She described herself as an “over-achiever who has lost her spark”. She’d been an achiever all her life – school captain, great grades at school, highest-performing employee… It seemed like she had it all – success, family, friends, and yet she told me “I’m over it all. I’ve forgotten what brings me joy and how to have fun. I don’t recognize the tired, negative, reclusive person I’ve become. It makes me sad.”
I know that a huge number of people reading this will relate to it. So very, very many high-achievers reach a point in their lives where it all feels pointless, empty, joyless.
Achievement in itself can be exhilarating, satisfying, challenging and full of positives. There’s nothing wrong with achievement! But if the need to achieve is driven by negatives, it simply can’t end well. What can that end look like? Burnout, exhaustion, loss of purpose and meaning, broken relationships, a sense of hopelessness and pointlessness, health issues, to name a few.
Some negative, usually unconscious, drivers I see in over-achievers who come to me are:
- the unrelenting need to prove themselves. Never feeling like they’re ‘enough’.^
- a sense that everything has to be perfect in order to be ok – including them!
- feeling unimportant, like they don’t matter, and compensating for this with over achievement.
When this client came to me she was suffering from severe depression, anxiety and stress, according to her DASS*, which scored at 35. She hadn’t identified with those words: ‘depression’, ‘anxiety’, ‘stress’... She just knew she’d lost her spark and had had enough. She desperately wanted to move forward in her life in a different way.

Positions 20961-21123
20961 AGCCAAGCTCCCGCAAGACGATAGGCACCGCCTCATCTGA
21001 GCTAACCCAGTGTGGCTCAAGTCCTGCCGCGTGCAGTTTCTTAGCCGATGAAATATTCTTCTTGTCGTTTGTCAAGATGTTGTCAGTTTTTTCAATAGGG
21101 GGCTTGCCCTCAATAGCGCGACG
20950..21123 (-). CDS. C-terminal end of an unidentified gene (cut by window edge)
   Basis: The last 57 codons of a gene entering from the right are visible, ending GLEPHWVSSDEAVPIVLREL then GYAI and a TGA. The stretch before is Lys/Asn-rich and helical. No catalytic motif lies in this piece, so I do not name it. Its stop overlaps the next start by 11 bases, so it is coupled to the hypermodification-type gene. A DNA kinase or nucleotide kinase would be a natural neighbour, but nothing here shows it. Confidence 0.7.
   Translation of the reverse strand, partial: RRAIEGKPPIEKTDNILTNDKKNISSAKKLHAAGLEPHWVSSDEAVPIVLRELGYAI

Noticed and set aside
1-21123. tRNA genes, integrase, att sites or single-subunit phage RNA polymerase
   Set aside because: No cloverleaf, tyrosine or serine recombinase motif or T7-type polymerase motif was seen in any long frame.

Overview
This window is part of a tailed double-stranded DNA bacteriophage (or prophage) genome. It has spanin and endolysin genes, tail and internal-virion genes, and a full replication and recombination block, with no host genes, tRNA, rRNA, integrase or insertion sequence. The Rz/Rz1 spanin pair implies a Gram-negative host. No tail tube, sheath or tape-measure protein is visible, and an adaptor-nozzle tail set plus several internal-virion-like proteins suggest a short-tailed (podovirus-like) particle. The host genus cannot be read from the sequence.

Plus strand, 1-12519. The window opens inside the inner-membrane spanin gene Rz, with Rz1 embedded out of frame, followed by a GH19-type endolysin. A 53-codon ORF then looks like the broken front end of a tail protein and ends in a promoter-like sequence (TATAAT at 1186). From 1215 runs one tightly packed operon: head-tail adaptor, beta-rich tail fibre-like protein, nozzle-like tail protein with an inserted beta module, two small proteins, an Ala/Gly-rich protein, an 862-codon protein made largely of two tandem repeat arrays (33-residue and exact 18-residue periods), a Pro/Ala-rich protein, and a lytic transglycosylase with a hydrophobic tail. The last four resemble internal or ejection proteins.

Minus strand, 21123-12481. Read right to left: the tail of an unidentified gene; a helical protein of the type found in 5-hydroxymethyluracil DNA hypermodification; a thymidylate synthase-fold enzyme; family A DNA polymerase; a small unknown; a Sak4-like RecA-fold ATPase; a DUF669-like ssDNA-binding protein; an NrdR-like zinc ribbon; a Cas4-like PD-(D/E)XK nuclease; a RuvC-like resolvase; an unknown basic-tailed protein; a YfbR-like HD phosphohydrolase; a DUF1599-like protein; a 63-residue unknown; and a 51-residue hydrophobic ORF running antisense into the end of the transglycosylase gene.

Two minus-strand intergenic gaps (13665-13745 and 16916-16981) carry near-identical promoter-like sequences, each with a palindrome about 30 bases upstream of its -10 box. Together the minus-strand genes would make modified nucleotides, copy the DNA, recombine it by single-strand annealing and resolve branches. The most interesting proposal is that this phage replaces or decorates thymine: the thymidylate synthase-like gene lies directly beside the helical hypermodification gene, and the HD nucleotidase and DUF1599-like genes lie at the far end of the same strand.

What she really needed to do was stop. Just stop. And know: “I am enough. I have nothing to prove. It’s not my job to fix everything for everyone and make everything perfect. It’s ok for me to stop and relax.”
We had three sessions together. At the beginning of the third session her DASS was 8. She was back to ‘normal’ in all three areas. When we checked in with each other a month or so later, her DASS was down to 1. She’d had a week during that time where she’d been aware she needed to make certain choices to avoid putting herself under pressure, almost like a wake-up call and reminder of how she’d used to drive herself, and she’d made them! She said to me:
“It’s been an interesting month. Before I would have kept pushing through. Now I’m stopping. I used to feel guilty about asking for help. Now I’m letting go and trusting someone else can do it and not judging them. I even had nurturing self-talk.
The work we’ve done has not only raised my awareness, but allowed me to realise how hard I’ve been pushing myself, bashing myself. Now, I feel no guilt. Before I’d have been calling people and apologizing. I’m not doing that anymore.
I’m just… calm. I feel really good. I feel really calm. Lost that sense of pressure. I think I’ve just avoided burnout. I’m really tired, but it’s good. I’m just letting myself feel tired and not pushing through.
I’m going to try to pull back [from work] even more. I’m not going to work to the detriment of my family and health and relationships anymore.”
There is always a way out. In order to find that way out of sadness, pointlessness, sense of unworthiness, dullness, desperation, you first need to go in. Otherwise, you’re simply applying band aids, one after the other, in varying colours and sizes. You’re meant to enjoy life. You’re meant to have your spark. High achievement doesn’t need to feel like a burden, a pressure.
I highly recommend stopping and making changes before you’re forced to. It’s much easier to avoid burnout than it is to recover from it.
And remember, you don’t have to try to do this alone.
^Check out Episode 1 of the podcast “BEING with Sally Wilson” to hear about a high-achieving concert pianist’s experience of this.
*Depression, Anxiety, Stress Score.